Life Is What It Is??? from the desk of Rabbi Philip Hammond, Ph.D.

How One Decision Can Affect Many

How One Decision Can Affect Many

About Rabbi Philip (Yochanan) Hammond

Rabbi Philip Hammond, Ph.D., lives in Australia with his wife Debra. Rabbi Hammond is the President of JSI-Judaic Studies Institute and the Rosh of the UITAM-United In Torah And Moshiach. Rabbi Hammond's desire is to see reconciliation between Judah, the Ten Tribes and the Nations. This is a burning passion of his and he seeks to make connections with Judah to repair the breech.






My wife Debra and I had been away shopping for the day. It takes up the whole day as it takes us close to one and half hours to travel to the shopping centre and of course the same time to return. This means we often arrive home close on dark or after dark. We presently live on a farm, and sometimes that which we left in the morning is not always the same when we arrive home. We can find animals in a paddock that they shouldn’t be in, as the saying goes, “the grass is always greener on the other side of the fence”. This was the case when we arrived home from our shopping trip. A decision by a calf to break through a fence into the next paddock had a domino effect. Allow me to describe what took place after we arrived home.


We had gone to bed and it wasn’t long before we could hear a cow bellowing. This bellowing became persistent and it kept me awake. I knew something was wrong because of the nature of the bellowing and the persistence associated with it. I began to worry that something serious could be wrong. So at 1-30am I decided to get up, jump on the motor bike and with torch in hand go and see what all the noise was about. On shinning the light on the bellowing cow I could see she was very agitated. The cow was going from calf to calf sniffing each calf to see which was hers. It was obvious she couldn’t find her calf. She then began sniffing at the ground trying to pick up the scent of her calf, but she couldn’t find it. The bellowing continued. It was obvious the calf in question was not with the herd, so where was it? I decided to go into the next paddock to see if I could spot the calf. This was no easy task as it was dark and all I had was a reasonable torch to shine around the paddock in an effort to look for the calf. I couldn’t see it at first but continuing on over a hill I spotted it grazing away happily without a worry in the world. Mum was worried sick because she didn’t know where her calf was, but calf had no concerns regards mum. None the less if we were to get any sleep that night I had to bring the calf back to its mother. Now I don’t know how many of you reading this account, have experience in attempting the task ahead, but it was a very difficult one. Trying to get a lone calf out of an 80 acre paddock, in the dark, has its challenges. I began to drive the calf back towards the gate praying to HaShem that a small miracle might unfold. I managed to get the calf about 100 meters from the gate when it decided it wanted to run back to the spot where I found it. After some fancy bike riding I convinced the calf to continue towards the gate.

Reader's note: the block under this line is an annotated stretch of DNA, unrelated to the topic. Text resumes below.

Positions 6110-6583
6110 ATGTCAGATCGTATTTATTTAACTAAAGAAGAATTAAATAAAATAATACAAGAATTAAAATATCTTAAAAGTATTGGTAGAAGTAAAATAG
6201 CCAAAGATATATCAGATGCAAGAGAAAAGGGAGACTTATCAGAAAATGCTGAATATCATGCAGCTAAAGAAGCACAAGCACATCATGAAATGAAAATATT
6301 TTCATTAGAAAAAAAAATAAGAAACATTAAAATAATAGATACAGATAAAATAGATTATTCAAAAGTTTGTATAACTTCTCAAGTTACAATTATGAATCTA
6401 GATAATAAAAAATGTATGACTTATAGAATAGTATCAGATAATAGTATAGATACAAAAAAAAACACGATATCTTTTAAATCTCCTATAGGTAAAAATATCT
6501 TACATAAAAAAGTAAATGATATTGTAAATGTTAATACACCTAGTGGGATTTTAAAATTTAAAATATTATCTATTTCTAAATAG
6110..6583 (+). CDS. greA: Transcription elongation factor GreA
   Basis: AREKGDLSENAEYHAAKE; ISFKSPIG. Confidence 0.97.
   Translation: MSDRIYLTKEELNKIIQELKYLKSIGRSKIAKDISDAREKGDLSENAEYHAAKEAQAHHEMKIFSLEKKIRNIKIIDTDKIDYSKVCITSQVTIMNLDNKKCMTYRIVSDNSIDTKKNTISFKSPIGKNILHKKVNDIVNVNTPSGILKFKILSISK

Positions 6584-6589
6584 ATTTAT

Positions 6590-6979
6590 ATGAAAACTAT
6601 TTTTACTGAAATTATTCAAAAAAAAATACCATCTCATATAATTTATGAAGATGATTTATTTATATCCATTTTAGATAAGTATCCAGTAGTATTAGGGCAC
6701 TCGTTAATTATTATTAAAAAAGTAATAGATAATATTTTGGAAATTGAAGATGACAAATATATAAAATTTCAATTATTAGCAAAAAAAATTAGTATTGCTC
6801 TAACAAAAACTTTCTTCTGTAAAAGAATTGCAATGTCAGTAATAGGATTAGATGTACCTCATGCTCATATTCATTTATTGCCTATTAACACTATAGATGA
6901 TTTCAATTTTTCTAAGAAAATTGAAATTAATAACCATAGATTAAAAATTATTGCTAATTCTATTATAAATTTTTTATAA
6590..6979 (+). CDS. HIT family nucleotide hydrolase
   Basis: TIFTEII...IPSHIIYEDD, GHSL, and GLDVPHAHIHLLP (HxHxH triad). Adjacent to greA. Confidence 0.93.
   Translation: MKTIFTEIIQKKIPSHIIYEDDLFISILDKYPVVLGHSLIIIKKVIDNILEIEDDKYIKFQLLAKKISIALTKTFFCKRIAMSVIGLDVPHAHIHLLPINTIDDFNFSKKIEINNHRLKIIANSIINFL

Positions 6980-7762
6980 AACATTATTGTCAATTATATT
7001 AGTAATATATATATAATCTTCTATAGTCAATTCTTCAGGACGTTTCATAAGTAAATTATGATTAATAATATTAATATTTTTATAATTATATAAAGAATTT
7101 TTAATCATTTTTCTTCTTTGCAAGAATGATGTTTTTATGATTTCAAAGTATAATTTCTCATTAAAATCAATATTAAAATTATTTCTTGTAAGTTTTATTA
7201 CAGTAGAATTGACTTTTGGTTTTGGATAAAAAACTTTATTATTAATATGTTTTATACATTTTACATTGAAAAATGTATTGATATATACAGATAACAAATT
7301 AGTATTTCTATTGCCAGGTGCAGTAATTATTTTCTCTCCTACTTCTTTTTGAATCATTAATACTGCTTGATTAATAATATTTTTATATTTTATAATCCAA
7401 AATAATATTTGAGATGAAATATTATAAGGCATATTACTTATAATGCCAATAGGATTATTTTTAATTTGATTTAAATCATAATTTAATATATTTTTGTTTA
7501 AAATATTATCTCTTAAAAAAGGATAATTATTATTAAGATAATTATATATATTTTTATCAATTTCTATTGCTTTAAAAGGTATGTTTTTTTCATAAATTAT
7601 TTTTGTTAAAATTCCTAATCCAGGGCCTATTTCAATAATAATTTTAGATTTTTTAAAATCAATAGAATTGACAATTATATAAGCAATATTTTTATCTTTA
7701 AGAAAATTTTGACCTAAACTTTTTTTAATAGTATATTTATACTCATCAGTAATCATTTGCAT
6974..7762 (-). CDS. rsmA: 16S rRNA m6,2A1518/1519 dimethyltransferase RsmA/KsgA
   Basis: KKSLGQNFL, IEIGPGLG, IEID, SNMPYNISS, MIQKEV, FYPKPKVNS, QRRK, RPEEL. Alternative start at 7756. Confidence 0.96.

Fortunately the mother picked up what was going on and she began to walk towards us bellowing loudly and when she became closer the calf could hear its mother. The cow knew where the gate was and came to meet us as she continually called for her calf. The mother cow came through the gate “picked” up her calf turned around and took him back through the gate into the paddock he should never have left. Mission accomplished.


This one decision by a mischievous calf affected many others. This calf was not content to stay where it was “told”. It made a decision to do “its own thing” without regard to the consequences. A selfish decision caused many to worry and become anxious. Without the intervention that took place it could have easily been attacked by wild dogs, as it was alone next to the bush without the protection of the herd.


I wrote this account because it reminded me of the behaviour of many people. We often fail to consider the consequences of our decisions and actions. We can be guilty of making very selfish decisions that affect many others. How many times has a wayward person had to be rescued by those who love them? How many of those rescued show no real appreciation of the intervention? How often has a spouse showed little regard for the other in actions taken? Children repeat the behaviour of the calf on a regular basis. The calf can hardly be held responsible for its actions as it doesn’t have the capacity to consider all the consequences attached to the decision, but most people cannot claim the same excuse or reason for similar behaviours or actions. Unfortunately people are becoming more and more self centred and self focused. We are no longer taught to consider the other, instead we are constantly told, “You deserve.....”. The boundaries and limits of our actions have almost disappeared to the point of “anything goes”. The instructions set down by HaShem are rejected on mass and we witness the consequences. The decision by people to ignore, reject and belittle the instructions of HaShem and move to “another paddock” is affecting many. The task of rescuing has become too great. The number of wayward “calves” is overwhelming and the “wild dogs” are having a field day. Yet there is One who is always willing to rescue and He is calling out, just as the cow was calling out. I pray that we would follow the lead of the calf and respond to the call, a call that brings us back to the “fold” under the protection of HaShem. It is only when we come under the protection of HaShem and follow His instructions that we behave in a manner that does not adversely affect others.


May HaShem indeed have mercy on us all!


Rabbi Philip [Yochanan] Hammond. PhD.


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